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  1. I seem to go months between blog posts but it does give me time to generate things to talk about so maybe it’s not that bad?

    Regular followers will likely have seen my recent social media posts about the Bovington Test Area map we’ve been developing. It seems to have generated a lot of interest and associated demands (more on that later) but since Islands aren’t exactly what I’m known for I thought I’d explain what happened and why.

    20200511093608_1.jpgBovington came up one night when MikePheonix and I were talking about testing our respective vehicles.  I’d made a comment about how none of the islands really have the terrain resolution to push the limits of the vehicles and it would be nice to have some sort of dedicated test area. Mike immediately said Bovington.

    I blame MikePheonix for the whole damn thing

    Now at the time I was considering making another area for pretty much this exact purpose.  But something much larger and I was having problems getting DEM (Digital Elevation Map) data for the areas I wanted (Yes, I am being cagey about that so as not to commit to anything) But amazingly I managed to get 1m resolution maps of Bovington almost immediately. So just as an experiment I put it into L3DT and 24hours later I had the basic map in game and useable.  It wasn’t pretty.  But the data was clean and it was really interesting and fun to drive around so I decided to run with it.  This is where I start to blame MikePheonix for the whole damn thing.


    Mike even said publically that if i made the island he would populate it.  Sadly its not worked out quite that way.  Mike is making objects for it.  But the limiter is really the tools.  Terrain Builder is really not collaboration friendly.  There are some community made tools out there that make things easier eg Plopper (Really unfortuate name) but incredibly useful. But again add an extra layer of complexity to learn and adapt your workflow to. I'd love to know how the internal BIS team do it. I know they have a different toolset to the public ArmA tools but I am curious about how they manage and merge the work from several developers worth at the same time on the same maps.



    I’ve been tinkering with Islands since ArmA1 days.  And not really produced something I actually felt happy to release but it has been the catalyst to make objects and buildings in the past.

    Anyway, enough preamble. Making Bovington may have been a  happy accident. But using terrain build is not a happy experience!! Making the map wasn’t something I had planned and had the first version of the island I got in-game had it not been as much fun to drive around on and muck about we wouldn’t be talking about it now.  The process of develeoping the island past that initial point really wasn’t easy or much fun…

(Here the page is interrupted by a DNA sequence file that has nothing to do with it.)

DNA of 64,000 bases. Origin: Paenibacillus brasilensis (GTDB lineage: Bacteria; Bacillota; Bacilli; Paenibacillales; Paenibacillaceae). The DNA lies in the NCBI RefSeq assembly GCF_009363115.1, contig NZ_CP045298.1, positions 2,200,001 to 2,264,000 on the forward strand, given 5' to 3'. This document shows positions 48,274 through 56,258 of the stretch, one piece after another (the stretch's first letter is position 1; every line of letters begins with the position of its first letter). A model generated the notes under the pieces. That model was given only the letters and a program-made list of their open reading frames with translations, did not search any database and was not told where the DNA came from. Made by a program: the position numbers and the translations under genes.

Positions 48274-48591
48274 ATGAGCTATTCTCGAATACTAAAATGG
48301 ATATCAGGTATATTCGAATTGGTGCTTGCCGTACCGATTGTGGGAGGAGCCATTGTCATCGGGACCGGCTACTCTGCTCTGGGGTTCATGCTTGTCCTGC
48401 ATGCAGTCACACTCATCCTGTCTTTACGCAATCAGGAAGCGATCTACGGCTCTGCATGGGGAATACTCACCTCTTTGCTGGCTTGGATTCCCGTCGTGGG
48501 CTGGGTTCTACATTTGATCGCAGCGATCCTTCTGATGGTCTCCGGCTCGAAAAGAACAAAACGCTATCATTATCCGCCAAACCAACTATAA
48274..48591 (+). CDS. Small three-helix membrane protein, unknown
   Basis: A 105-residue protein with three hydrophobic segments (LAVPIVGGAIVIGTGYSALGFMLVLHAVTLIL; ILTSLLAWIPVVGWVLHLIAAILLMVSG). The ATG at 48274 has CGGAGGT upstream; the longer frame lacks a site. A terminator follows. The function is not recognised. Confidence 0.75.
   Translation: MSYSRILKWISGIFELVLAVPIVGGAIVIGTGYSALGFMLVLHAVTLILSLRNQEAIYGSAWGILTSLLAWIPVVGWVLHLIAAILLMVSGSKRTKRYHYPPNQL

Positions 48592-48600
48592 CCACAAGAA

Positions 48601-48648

Terrain Builder crashes a lot.

    The tv4p files seem to become corrupt with depressingly regularity. The programme refuses to save files without any error boxes or warning. It crashes without explanation and one minute its fine the next it won’t save. But doesnt say why. Or something random happens and you are left wondering what the hell did I do? And the undo button doesnt seem to work. 

    But in the long run it will be worth it...maybe...if i dont die of frustration first.  I've had to rebuild from the WRP atleast twice now as the terrain builder files either wont open or save. Its frustrating as hell.  My advice, take lots of backups. 

    20200507132536_1.jpgBovington Test Area is a small map. Its 4.096kmx 4.096km. its got a 1m terrain resolution which may seem like overkill but I think its worth it as the terrain is interesting and fun to drive on.  I recently watched Farsight spend nearly 3 hours driving various vehicles around it laughing his ass off most of the time.

    From day one, the Bovington map was all about testing the vehicles.  Originally, I had no intention of releasing it to the public.  It was supposed to be for MikePheonix and I to test on. Then a few other people asked for a copy.  And as I started adding things, I watched their interest seeming to grow. And suggestions came in thich and fast. Now I usually don’t respond well when people start with “You need to add X, Y and Z” because 85% of the time its not something I want or think is realistic. Its my project after all.  And if it expands the scope to be something I wont ever use then I dont tend to add it.  But in this instance almost everyone that knew about the side project suggested something that made the idea better.  Or at least I could see the logic in adding it. But suggestions like this, meant I added the 25m and 600m ranges. Including the need for some custom objects too.  Then came the 1200m vehicle firing range in the north east. A late-night conversation with Farsight convinced me to make the map a bit more infantry friendly. Adding in some details and features that could be fun. Puddles and ponds appeared to be something that everyone expected to see and want. So I’ve added them. And it does add to the feel it.

    Several people suggested expanding the map to support coastline and full size airbases. I'm sorry but these were immediately dropped. Expanding the map meant reducing the terrain resolution which is the most important part of the map. And entire reason for me continuing with it.  it needs to be rough and random to be able to test vehicles.  Smoothing it out defeats the purpose of the terrain.



    Several British groups I know have said they would like to use it as their own home rotation map and made some very specific requests but I’ve said no to almost all of these. So many people want and continue to demand features outside of the things Mike and I want from the map I’ve decided to leave it fairly open so people can add their own compositions in the editor. I think its the best way to make sure it does get finished.